Emptying the tank. That time in a race when caution is thrown to the wind and you can smell the finish line. Hammer time.
There are several ways to run a race.
Tactically. You mark your rivals (or that chap in the rhino suit) until you actually see the finish and then sprinting past in a blaze of glory.
From the gun. Prefontaine style running where you just go hard and hang on for dear life. Hoping that almighty muscle in your head can trick the rest of them. You better hope the central governor theory is right.
Controlled. Just like Goldilocks. Not too fast, nor too slow. A measured effort aiming to finish strong. Letting other runners push on, knowing you’ll see them later on or they will really deserve the win.
This one requires you to choose the moment to start emptying the tank.
The tank is a real thing. It can be partly your glycogen stores, partly the capability of your muscles to handle fatigue and lastly how well you manage pain. Your tank is generally full at the start of the race, if you’ve tapered and carb loaded correctly that is.
Starting your race with a full tank is going to help. Keeping it topped up at checkpoints with fuel along the way is more important as the races get longer. It’s essential for a marathoner and ultra runner.
Plenty of factors will influence how quickly the tank empties. Firstly how hard you are running. It’s the easiest one to control yet often the toughest to master.
When the gun goes, the adrenaline spikes and you sprint off with everyone else, paying little attention to your goal pace.
How hard is hard? Should it feel easy?
Knowing how hard you should run is one thing. Doing it is another. Your mum could be watching at the start or you might be in a relay and need to make up ground.
Someone you expect to beat is in front of you, but you don’t trust enough in the plan to let them burn themselves out.
Monitoring heart rate is one way of keeping it under wraps, not emptying the tank too soon. Yet it isn’t perfect and understanding how you should feel is more important.
This comes with experience, in races and training. Just how close you want to get to the red line, teetering over the abyss, is up to you.
Check your breathing, your sweat rate and just how tough it feels. If you’re running a marathon and sweating through your clothes at mile three then maybe bring it back a notch. Faster is not always quicker in the longer events.
The ‘sprint’ finish
Whether the race is 5k, marathon or 100 miles there comes a time when you pick it up. The ‘sprint finish’. There’s no point having anything left in the tank at the finish line is there?
When this is, depends on what kind of runner you are. It’s something you can certainly experiment with, but be aware that getting it wrong is an exhausting experience.
At the Ultra Trail Marão 55k in Portugal, I had caught second and third at around 40km. The controlled first half was paying off as the decline of an ultra was having less an effect on me than the others. Third place had no response, but second, hung on.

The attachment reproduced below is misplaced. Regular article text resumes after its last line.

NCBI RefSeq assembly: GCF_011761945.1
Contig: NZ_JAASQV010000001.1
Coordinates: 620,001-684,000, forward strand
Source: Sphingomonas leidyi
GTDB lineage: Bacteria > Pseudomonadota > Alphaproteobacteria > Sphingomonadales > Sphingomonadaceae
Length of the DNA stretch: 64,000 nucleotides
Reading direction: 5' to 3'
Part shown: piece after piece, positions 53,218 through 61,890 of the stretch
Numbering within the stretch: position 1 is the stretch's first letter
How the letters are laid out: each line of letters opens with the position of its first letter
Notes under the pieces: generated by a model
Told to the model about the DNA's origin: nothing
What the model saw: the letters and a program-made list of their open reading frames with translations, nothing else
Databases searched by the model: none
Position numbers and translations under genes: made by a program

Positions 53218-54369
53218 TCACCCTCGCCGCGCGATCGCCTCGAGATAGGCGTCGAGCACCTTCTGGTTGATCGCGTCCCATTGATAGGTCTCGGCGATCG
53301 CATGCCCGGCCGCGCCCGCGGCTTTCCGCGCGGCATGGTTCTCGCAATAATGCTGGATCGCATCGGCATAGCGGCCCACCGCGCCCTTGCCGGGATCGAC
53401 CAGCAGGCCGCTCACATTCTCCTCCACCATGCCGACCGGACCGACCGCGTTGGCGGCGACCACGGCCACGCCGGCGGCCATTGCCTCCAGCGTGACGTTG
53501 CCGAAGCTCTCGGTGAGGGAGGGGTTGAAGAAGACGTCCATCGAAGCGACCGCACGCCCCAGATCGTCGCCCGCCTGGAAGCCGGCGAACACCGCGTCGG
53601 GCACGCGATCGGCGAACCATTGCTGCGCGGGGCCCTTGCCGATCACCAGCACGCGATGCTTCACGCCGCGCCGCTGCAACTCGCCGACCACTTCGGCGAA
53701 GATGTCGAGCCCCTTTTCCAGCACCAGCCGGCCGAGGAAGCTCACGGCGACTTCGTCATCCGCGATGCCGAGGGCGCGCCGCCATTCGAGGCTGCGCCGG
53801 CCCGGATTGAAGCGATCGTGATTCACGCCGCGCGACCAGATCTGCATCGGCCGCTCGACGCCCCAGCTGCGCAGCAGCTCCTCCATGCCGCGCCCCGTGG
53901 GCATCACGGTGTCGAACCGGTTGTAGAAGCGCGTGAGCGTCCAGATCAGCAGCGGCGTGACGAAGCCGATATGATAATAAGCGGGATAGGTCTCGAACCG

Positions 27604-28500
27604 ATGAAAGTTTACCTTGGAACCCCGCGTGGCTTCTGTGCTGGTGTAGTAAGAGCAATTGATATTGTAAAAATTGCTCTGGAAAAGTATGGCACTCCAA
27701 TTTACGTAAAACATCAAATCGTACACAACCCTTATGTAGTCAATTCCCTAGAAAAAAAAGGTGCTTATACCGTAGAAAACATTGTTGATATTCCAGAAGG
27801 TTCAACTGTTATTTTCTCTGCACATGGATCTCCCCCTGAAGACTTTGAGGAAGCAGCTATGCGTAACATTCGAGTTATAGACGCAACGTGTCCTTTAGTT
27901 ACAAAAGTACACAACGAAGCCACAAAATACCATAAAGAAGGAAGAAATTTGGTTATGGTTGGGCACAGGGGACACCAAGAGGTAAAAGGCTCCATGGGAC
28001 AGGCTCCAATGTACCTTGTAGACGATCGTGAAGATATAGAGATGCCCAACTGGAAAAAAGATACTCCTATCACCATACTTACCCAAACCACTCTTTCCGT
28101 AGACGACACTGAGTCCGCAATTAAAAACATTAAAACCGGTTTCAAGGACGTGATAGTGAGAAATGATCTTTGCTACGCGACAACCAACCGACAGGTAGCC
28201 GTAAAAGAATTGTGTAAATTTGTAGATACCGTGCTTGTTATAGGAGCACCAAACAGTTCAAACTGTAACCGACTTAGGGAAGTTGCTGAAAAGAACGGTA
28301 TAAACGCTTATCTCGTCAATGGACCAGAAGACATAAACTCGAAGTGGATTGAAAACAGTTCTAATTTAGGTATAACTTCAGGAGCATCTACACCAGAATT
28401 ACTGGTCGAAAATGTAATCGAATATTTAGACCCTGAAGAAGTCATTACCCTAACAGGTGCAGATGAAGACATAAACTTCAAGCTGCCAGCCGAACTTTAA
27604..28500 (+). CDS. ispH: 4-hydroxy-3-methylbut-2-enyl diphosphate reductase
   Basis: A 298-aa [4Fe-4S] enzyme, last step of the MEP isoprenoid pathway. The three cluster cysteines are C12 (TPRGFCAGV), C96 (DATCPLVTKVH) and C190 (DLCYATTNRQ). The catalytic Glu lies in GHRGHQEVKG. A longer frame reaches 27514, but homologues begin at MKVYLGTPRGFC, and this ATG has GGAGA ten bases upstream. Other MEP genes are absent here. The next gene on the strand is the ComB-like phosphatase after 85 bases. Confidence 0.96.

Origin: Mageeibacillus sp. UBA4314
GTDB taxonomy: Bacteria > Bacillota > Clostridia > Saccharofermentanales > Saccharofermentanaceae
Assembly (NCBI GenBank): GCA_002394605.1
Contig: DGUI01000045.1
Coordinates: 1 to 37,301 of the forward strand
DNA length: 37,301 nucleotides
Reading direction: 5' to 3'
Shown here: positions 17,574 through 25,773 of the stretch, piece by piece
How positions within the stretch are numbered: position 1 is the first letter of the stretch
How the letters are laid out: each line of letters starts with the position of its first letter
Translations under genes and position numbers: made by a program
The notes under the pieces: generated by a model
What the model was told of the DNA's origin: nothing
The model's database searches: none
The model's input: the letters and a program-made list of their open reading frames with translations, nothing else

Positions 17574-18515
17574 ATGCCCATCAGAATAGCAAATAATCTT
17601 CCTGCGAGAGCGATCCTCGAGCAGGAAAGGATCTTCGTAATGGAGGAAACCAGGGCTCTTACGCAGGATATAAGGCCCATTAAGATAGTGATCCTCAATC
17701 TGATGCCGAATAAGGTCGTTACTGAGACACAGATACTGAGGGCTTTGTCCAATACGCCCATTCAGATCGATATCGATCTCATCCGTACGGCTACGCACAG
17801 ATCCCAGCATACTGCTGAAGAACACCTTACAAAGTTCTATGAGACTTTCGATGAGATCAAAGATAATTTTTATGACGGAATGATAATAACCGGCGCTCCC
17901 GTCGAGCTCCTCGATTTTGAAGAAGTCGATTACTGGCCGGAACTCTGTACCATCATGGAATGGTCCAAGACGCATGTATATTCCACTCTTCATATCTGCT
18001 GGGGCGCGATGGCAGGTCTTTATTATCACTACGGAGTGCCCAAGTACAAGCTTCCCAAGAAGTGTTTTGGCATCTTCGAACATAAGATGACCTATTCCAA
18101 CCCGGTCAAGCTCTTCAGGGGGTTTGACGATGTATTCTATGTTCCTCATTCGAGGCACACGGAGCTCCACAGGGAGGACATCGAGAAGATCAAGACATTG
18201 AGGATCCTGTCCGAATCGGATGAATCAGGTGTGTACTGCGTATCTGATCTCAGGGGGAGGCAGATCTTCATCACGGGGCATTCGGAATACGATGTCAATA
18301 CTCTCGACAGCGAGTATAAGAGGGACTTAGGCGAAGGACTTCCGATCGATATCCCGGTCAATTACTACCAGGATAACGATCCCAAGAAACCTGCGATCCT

Now the final 5km of the event is downhill and flat. Personally, I know that very little is needed to drag my ass downhill.
It’s basically controlled falling and gravity is your friend. The tank can be emptied ever so slightly more before the downhill finish.
Nobody remembers second place
Decision making in races is something that I previously discussed, and here was the choice on this occasion: run joint second, knowing that for an ultra runner there is some flat speed in there. The final 1-1.5km on the flat is the wise place to make a move.
Or empty the tank now. 15km to go, one more hill. No one knows the lead of first place, but in an ultra race, anything can happen. The leader can bonk, fall over, get lost or just give up trying. It’s not over until you cross that finish line.
RELATED: How do you make the right decisions during a race?
So what did I do? I started emptying the tank. The pedal was put to the floor and several bridges were burned. Who wants to finish second anyway?
First is what we’re all after. If gauged right energy levels should disappear just after that final hill and mental fortitude will drag you to the finish downhill.
“He who dares Rodney, he who dares”
Well, the tank was certainly emptied, but maybe a couple of kilometres too soon. The final hill became a mountain. Bruno Sousa went back into second and disappeared up the hill as thoughts turned behind. How big a bonk was this? Food had run out and I had started to feel sorry for myself.
It’s only ever one hill though. Get to the top and become friends with gravity. Usually, in this situation, you can slow down, eat a little and start to feel good again. The next food stop was the finish so that wasn’t an option. Stealing an orange from a nearby tree seemed a little cheeky.
So this time round the tank was emptied a little early. Other times it has been left a little late. Yet every experience builds you stronger for the future and when you get it right…oh boy.
On the one hand, there is no shame in finishing with a little bit left energy wise.You ran sensibly, held good form to the finish and gave it your all. Well, nearly your all.
Wondering if you could have gone faster is something we all do, but there will be other races.
Yet sometimes it is satisfying to cover that last mile running on fumes. Like the Jamaican bobsleigh team carrying their sleigh over the finish line. They gave it everything they had, they could have tasted true glory, but they came up short. This time.
Eloise Ristad said: “When we give ourselves permission to fail, we, at the same time, give ourselves permission to excel”.